I cannot aptly describe to you how this car handles. No matter what I threw at it and the speed, I’d chicken out first while the McLaren had probably not even registered what was going on. Steering is immensely precise and becomes down-right dart-y when the Active Dynamics Panel is activated and positioned in Track. In Normal, the weight is perfectly adjusted for daily usability.


An integral part of the 720S’ user-friendliness are the twin-hinged dihedral doors. They permit relatively painless and elegant ingress and egress. They are also the show-stopper, the show-piece, the pieces that will make all others envious. Once aboard, the cabin is luxurious, beautifully crafted and unexpectedly comfortable.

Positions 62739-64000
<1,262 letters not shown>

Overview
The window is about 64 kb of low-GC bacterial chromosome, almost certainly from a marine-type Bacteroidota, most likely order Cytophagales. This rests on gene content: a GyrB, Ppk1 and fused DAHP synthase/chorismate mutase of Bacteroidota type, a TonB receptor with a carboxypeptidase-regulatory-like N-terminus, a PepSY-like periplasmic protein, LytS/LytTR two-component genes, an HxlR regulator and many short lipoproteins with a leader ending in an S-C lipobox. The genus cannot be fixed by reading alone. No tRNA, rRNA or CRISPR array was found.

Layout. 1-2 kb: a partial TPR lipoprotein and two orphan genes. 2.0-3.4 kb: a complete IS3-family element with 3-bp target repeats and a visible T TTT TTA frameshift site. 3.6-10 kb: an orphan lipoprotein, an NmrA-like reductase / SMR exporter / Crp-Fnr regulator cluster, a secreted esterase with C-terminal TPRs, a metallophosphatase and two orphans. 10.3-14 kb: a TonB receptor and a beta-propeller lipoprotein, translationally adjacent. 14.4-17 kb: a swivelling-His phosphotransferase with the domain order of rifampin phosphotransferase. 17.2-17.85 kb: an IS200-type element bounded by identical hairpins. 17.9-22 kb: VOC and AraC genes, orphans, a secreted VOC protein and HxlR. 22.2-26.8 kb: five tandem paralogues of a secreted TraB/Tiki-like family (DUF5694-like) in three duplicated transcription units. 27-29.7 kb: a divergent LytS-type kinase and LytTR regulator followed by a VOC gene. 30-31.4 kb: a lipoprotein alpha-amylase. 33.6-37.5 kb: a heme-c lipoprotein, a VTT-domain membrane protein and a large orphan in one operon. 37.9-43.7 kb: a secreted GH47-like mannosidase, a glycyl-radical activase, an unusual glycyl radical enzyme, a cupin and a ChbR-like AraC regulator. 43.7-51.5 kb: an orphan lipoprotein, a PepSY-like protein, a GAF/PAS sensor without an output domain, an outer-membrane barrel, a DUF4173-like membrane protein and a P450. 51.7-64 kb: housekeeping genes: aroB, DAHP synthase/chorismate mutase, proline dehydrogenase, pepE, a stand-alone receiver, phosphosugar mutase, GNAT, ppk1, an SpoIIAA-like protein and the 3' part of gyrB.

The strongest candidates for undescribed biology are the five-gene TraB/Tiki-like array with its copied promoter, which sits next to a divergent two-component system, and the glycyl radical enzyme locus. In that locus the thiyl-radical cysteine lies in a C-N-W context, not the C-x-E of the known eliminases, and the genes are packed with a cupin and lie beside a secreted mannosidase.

The 2018 McLaren 720S starts around $315,000 but said car will never exist. My tester featured nearly all carbon fibre options and other stuff like hi-fi audio for $440,000. If I had the money, I’d get a 570S with options for about $125,000 less. It’s not that I don’t like the 720S, it’s that it is too much car for me.

And what do I really mean about trouble? While I was waiting to take delivery of my Quartz Launch Edition 2018 McLaren 720S, a young boy and his grandfather walked into the store. A representative, knowing full well they weren’t shopping for a car, still allowed the boy to sit in a 570S and answered a number of questions he had.

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Matt St-Pierre
Trained as an Automotive Technician, Matt has two decades of automotive journalism under his belt. He’s done TV, radio, print and this thing called the internet. He’s an avid collector of many 4-wheeled things, all of them under 1,500 kg, holds a recently expired racing license and is a father of two. Life is beautiful. Send Matt an emai